Weight loss patient loses more than 200 pounds: “I’m not just half the woman I once was, I’m a third”

January 24, 2012

By Linda Stevenson

Linda, of Moberly, shared this story via the myBooneHealth.com online submission form. Click here to share your story.

I was facing my 55th birthday, and something much worse — my weight!

I badly needed total knee replacement in both knees but I was told it was pointless until I lost at least 80 pounds because my weight was crushing what was left of the cartilage in my knees.

I had tried Weight Watchers, Atkins, diets of all sorts — and as a last resort, attended a Weight Loss Seminar at Boone Hospital. It literally changed my life!

My husband, who has been my strongest support through everything (literally through thick and thin!) attended with me and we lost a combined 40 pounds before I even met with Dr. Pitt to discuss surgery.

I continued to lose some weight with the pre-surgery liquid diet and I have never looked back.

By January, I had lost the necessary 80 pounds and had my right knee replaced and my left knee replaced in June, both at Boone Hospital — where I could not have been in better hands.

I had my surgery on the Friday before Labor Day and actually went back to work on Labor Day — just three short days!

It has now been over two years and I’ve lost over 200 pounds — I’m not just half the woman I once was, I’m a third.

Thank you, Dr. Pitt — and Tina — you are awesome!!!

Find your own path to weight loss success during Day One, an inspirational starting point hosted Oct. 20 at Boone Hospital Center. Learn more: http://www.boone.org/dayone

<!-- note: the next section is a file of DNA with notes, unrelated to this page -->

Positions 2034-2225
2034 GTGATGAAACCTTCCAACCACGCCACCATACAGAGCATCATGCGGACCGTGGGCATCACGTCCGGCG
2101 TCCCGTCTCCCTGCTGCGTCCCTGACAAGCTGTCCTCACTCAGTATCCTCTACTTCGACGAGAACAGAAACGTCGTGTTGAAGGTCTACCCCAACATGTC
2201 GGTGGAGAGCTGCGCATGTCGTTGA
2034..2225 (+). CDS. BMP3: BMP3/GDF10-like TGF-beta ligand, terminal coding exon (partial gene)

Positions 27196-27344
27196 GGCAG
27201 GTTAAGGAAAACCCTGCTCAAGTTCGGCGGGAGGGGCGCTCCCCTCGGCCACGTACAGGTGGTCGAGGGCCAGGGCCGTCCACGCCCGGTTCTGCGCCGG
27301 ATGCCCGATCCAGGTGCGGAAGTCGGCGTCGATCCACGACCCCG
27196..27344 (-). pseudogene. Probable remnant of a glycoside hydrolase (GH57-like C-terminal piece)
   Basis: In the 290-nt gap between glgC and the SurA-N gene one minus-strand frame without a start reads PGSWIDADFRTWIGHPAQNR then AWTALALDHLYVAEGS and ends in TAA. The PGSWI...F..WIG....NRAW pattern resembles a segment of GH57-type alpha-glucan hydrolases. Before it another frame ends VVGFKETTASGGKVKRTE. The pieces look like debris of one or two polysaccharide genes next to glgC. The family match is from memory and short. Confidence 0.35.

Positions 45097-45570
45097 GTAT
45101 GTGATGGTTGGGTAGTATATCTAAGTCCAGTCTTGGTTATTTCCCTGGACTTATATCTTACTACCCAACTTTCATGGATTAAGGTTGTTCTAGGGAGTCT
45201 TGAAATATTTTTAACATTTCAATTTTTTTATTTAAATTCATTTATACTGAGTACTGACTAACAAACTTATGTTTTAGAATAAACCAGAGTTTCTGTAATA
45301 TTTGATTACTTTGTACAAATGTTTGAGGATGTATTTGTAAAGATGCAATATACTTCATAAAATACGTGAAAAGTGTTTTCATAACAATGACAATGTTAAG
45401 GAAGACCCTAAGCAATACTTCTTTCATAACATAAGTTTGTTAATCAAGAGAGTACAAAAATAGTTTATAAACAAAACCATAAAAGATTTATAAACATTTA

Moderation is key when it comes to Halloween candy

October 5, 2011

By Kristy Lang

Kristy Lang is a registered dietitian at Boone Hospital Center.

Halloween season is here, the beginning of the food-for-all that the holidays bring.

Kristy Lang

For this month’s Motivational Moment we’ve consolidated several tips and tricks from a similar New York Times article to help keep Halloween treats into that “moderation” zone and get the holiday season off to a good start!

Think small. Handing out full-size candy bars will make you the hero of the block with kids, but not parents. Offer mini-bars and bite-sized treats vs. their “fun sized” or full-sized counterparts.

Choose less-indulgent candies. Chocolate covered raisins still count as candy, but they are at least packed with fiber and other healthful nutrients. Peppermint Patties are low in fat.

Don’t rule out lollipops. New York University nutritionist Lisa Young notes that even though they’re still all sugar, candies like lollipops that take longer to eat are a good idea because they help kids eat less overall.

Skip the candy. This doesn’t mean turning off the lights and refusing to answer the door. Instead of candy, hand out stickers, tattoos and other non-candy items. Other ideas: glow in the dark necklaces, mini cans of play-doh, and other dollar store finds.

If you don’t love it, don’t eat it. Sift through the Halloween haul with your kids and get rid of candies that aren’t their favorites. Dr. Roberts (interviewed by NY Times) says that when her daughter was young, she managed to dispose of about half the candy her child collected before they got home. Older kids add their stash to a community bowl for the family. (Dr. Roberts notes that she also made sure some of that disappeared overnight, too.)

Make it last. Instead of having Halloween candy be an all you can eat buffet at home, limit kids to 1-2 pieces/day that they get to choose out of their stash. Let the Halloween candy take the place of other treats – meaning if you or your kids typically have a treat after lunch, the candy should be in place of vs. in addition to what they normally have as a dessert. Consider having a prize (such as going bowling or miniature golfing) if candy lasts until a certain date.


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